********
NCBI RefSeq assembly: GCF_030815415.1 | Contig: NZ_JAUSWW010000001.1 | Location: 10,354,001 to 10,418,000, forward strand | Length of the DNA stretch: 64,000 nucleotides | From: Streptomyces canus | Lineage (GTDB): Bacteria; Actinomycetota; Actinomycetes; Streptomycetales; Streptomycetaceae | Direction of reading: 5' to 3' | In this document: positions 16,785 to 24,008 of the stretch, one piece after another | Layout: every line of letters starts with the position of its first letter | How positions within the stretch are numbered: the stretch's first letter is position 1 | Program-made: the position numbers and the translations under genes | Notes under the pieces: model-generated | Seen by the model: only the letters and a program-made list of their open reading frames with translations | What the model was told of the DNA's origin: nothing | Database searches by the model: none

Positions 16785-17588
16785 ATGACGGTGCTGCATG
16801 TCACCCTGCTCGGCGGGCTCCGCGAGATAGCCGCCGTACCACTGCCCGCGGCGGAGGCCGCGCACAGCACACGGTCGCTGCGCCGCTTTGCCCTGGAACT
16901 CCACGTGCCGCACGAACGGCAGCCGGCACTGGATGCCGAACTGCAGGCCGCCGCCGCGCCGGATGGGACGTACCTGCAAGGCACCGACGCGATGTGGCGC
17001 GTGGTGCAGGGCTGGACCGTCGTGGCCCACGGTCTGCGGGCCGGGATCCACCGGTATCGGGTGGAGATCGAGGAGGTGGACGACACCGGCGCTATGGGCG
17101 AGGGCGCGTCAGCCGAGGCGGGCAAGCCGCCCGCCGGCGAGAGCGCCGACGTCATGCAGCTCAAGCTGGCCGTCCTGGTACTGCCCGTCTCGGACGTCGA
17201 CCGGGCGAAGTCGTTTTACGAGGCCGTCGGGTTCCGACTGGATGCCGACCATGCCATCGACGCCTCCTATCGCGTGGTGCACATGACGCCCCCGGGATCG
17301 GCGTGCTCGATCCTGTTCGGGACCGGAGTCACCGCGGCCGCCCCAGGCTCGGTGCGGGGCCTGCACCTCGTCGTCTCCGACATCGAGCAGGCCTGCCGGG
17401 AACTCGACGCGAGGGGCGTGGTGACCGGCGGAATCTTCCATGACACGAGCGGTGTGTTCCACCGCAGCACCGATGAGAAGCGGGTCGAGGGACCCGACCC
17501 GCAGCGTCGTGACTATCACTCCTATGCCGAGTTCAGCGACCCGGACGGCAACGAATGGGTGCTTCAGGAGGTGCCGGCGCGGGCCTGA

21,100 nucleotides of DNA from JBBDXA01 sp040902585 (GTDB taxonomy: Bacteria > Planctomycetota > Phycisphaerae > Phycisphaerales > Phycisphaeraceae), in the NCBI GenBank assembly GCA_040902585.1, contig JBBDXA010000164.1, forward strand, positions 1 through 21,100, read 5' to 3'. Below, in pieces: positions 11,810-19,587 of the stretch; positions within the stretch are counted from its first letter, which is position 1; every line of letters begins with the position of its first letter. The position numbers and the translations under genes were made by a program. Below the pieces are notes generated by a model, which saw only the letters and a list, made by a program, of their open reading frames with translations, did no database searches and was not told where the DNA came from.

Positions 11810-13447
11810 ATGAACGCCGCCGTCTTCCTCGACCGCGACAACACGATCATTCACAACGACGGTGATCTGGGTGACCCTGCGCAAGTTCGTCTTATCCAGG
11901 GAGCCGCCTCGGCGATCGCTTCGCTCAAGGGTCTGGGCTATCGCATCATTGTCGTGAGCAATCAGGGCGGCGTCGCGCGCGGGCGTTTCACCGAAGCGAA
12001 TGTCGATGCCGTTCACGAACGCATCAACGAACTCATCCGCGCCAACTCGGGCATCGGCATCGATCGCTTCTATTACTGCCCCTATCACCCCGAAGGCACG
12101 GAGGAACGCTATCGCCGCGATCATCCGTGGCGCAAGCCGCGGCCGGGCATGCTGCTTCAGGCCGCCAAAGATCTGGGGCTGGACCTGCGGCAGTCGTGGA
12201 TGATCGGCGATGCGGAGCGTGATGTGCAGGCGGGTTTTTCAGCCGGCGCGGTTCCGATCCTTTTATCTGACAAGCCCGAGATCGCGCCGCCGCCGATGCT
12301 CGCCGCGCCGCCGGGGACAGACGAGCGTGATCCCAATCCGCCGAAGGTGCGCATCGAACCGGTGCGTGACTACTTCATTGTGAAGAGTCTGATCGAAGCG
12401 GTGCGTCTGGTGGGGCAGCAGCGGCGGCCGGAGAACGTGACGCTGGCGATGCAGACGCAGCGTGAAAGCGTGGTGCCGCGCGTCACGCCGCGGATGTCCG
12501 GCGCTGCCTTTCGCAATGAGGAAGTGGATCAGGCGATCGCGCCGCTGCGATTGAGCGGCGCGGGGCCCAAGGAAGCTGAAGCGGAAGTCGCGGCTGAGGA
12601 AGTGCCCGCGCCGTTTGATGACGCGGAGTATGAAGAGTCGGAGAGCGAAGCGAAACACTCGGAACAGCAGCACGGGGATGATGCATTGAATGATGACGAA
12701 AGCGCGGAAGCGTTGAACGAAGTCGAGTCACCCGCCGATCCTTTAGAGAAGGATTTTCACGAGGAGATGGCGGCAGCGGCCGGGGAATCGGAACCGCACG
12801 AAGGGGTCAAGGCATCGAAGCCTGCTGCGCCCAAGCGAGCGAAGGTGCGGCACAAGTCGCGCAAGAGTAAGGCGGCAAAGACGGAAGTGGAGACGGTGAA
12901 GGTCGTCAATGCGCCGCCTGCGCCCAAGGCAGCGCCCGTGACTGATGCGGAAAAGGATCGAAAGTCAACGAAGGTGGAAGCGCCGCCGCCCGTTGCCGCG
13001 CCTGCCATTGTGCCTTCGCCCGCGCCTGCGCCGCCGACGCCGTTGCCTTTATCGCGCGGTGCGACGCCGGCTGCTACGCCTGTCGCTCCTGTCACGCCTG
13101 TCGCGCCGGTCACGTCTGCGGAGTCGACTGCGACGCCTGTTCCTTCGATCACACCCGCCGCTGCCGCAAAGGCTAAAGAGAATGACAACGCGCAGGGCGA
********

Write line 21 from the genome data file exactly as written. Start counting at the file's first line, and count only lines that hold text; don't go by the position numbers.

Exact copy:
12501 GCGCTGCCTTTCGCAATGAGGAAGTGGATCAGGCGATCGCGCCGCTGCGATTGAGCGGCGCGGGGCCCAAGGAAGCTGAAGCGGAAGTCGCGGCTGAGGA